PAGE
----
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Rebecca Farley

Director, Policy & Advocacy, National Council for Behavioral Health

CMS, SAMHSA Announce Medicaid Coverage Options for Early Intervention in Psychosis

October 23, 2015 | Children and Youth | Medicaid | Comments
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On Friday, the Centers for Medicare & Medicaid Services (CMS) released an informational bulletin intended to assist states in designing a benefit package to guide early treatment intervention options that will meet the needs of youth and young adults experiencing first-episode psychosis. The National Institute of Mental Health (NIMH), Centers for Medicare & Medicaid Services’ Center for Medicaid and CHIP Services (CMCS) and Substance Abuse and Mental Health Services Administration (SAMHSA) created the bulletin through their ongoing partnership to support early intervention services for young adults that experience first episode psychosis. Early intervention has been touted as one of the most effective treatments to reduce the severity of first episode psychotic symptoms, combat the progression of the mental illness, and allow for individuals to live in community settings and participate fully in family and community life.


The informational bulletin addresses important considerations for states as they design their benefit package, including:

  • Benefit Design – The agency group highlighted a series of early intervention services for individuals experiencing their first episode of psychosis, including: (1) recovery-oriented psychotherapy, (2) family psychoeducation and support, (3) supported employment and education, (4) pharmacotherapy and primary care coordination, and (5) case management. A full description of each service is available beginning on page 4 of the document.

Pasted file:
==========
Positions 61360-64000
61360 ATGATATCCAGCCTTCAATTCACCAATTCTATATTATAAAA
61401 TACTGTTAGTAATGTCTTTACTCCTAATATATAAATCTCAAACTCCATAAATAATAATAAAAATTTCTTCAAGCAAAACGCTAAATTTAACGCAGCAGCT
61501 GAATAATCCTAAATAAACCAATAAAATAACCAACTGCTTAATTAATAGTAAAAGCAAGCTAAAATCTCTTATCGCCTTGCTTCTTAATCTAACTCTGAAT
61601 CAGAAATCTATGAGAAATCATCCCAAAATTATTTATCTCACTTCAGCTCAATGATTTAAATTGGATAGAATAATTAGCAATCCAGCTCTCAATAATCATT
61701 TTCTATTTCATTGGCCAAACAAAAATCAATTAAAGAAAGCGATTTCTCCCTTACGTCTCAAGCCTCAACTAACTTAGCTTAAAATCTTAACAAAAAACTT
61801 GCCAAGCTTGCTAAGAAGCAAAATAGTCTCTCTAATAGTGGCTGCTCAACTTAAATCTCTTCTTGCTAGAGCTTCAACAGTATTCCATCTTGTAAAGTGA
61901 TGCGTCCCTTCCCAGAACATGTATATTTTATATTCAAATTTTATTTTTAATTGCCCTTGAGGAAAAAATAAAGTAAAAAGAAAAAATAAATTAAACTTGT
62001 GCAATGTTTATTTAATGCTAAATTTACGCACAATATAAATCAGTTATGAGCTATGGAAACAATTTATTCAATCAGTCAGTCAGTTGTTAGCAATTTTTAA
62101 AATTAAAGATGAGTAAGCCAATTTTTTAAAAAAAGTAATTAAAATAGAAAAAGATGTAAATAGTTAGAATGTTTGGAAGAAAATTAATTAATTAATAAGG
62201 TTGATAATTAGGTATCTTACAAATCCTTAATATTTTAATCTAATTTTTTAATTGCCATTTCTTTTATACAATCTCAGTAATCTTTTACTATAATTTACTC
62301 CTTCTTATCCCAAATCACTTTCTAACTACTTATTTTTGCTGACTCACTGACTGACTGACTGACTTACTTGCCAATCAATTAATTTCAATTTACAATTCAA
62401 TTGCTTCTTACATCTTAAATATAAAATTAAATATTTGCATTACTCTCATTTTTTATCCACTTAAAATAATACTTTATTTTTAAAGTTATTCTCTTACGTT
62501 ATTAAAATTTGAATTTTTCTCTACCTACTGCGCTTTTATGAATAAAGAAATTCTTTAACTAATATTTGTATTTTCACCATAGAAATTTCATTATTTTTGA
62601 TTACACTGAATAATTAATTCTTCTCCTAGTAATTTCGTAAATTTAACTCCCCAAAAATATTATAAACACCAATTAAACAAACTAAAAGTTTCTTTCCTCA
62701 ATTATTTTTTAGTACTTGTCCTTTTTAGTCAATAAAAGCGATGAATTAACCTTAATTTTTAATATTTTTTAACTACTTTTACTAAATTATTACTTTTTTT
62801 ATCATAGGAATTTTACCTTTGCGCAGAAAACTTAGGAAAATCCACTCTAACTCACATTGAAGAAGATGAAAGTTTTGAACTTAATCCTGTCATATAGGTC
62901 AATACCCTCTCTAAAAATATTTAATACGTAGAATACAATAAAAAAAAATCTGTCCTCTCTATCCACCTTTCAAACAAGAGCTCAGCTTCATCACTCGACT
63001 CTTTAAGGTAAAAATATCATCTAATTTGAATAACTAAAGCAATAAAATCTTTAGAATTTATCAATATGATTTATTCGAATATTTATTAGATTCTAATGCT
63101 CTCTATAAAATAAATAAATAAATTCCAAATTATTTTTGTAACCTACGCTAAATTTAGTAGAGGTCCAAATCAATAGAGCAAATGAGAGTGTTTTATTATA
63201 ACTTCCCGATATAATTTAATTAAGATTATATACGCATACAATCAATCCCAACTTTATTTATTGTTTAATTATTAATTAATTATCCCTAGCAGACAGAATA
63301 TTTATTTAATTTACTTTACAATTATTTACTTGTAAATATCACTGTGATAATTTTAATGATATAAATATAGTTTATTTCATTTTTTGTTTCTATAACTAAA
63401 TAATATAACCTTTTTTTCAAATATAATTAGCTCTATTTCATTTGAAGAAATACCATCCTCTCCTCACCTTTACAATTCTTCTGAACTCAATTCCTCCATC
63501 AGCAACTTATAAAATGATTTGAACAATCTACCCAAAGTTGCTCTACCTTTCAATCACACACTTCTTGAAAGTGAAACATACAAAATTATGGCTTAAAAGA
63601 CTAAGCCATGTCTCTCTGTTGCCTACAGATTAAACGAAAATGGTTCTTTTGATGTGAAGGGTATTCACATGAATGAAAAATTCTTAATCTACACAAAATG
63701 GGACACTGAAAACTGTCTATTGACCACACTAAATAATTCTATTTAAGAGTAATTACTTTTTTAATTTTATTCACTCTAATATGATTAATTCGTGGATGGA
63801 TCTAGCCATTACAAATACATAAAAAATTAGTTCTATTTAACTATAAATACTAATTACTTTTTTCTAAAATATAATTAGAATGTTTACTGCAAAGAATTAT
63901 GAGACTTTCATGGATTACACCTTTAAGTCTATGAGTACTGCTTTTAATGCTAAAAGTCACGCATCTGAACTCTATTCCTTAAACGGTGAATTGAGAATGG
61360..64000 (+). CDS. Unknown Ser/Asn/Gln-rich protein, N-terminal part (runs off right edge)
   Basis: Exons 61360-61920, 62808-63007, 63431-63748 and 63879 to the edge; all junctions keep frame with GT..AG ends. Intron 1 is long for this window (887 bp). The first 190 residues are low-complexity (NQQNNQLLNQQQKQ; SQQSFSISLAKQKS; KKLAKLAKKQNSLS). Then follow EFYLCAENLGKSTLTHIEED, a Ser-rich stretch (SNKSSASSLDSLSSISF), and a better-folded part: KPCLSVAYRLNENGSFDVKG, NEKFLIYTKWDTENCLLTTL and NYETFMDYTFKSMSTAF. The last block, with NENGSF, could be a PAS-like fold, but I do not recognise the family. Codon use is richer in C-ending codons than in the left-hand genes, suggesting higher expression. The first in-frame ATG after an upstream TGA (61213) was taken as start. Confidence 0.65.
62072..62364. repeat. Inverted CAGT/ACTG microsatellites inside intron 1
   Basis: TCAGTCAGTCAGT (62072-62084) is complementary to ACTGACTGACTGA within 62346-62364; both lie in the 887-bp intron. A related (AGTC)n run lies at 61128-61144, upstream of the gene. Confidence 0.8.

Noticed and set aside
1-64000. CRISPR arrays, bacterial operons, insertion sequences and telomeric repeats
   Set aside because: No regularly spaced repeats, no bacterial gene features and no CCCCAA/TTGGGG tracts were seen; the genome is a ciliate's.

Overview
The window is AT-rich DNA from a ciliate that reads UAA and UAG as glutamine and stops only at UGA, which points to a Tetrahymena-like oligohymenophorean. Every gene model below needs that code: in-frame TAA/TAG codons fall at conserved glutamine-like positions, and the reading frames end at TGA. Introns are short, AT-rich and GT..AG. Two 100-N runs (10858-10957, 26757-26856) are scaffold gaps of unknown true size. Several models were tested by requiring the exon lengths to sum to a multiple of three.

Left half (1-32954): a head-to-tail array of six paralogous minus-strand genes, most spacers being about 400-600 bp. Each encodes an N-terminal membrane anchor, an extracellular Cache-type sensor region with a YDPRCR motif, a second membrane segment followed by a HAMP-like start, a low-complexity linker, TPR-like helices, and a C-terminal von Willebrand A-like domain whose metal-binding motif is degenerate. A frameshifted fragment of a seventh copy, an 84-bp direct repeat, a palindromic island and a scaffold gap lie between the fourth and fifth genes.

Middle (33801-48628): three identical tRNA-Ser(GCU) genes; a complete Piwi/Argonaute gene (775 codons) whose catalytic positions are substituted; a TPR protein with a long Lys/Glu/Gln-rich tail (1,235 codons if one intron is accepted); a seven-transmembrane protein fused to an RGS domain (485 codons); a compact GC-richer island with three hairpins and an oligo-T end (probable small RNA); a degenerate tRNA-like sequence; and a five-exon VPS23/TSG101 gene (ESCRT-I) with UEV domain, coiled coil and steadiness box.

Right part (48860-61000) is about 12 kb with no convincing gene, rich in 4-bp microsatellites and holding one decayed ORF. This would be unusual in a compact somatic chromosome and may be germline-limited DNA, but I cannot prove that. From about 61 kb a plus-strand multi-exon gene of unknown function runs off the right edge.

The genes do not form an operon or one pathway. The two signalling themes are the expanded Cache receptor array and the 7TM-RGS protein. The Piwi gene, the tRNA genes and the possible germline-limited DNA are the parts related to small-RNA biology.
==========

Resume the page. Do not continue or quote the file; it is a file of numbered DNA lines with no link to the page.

• Financing Approaches – Financing for such programs through SAMHSA block grants and Medicaid was also discussed. In particular, the bulletin detailed the services that can be reimbursed under Medicaid’s 1905(a) statutory authority, including (1) targeted case management services, (2) preventative services, (3) early and periodic screening, diagnostic, and treatment (EPSDT), and (4) home and community-based services. The document also briefly touches on statutory authority the Department of Health and Human Services (HHS) Secretary has in approving experimental projects that can further the delivery of such services under Section 1115 of the Social Security Act.

Other topics discussed by the bulletin include both CMS and SAMHSA quality measures, an assessment of mental health block grants, and the integration of resources and services between CMS SAMHSA, and the National Institutes of Health (NIH).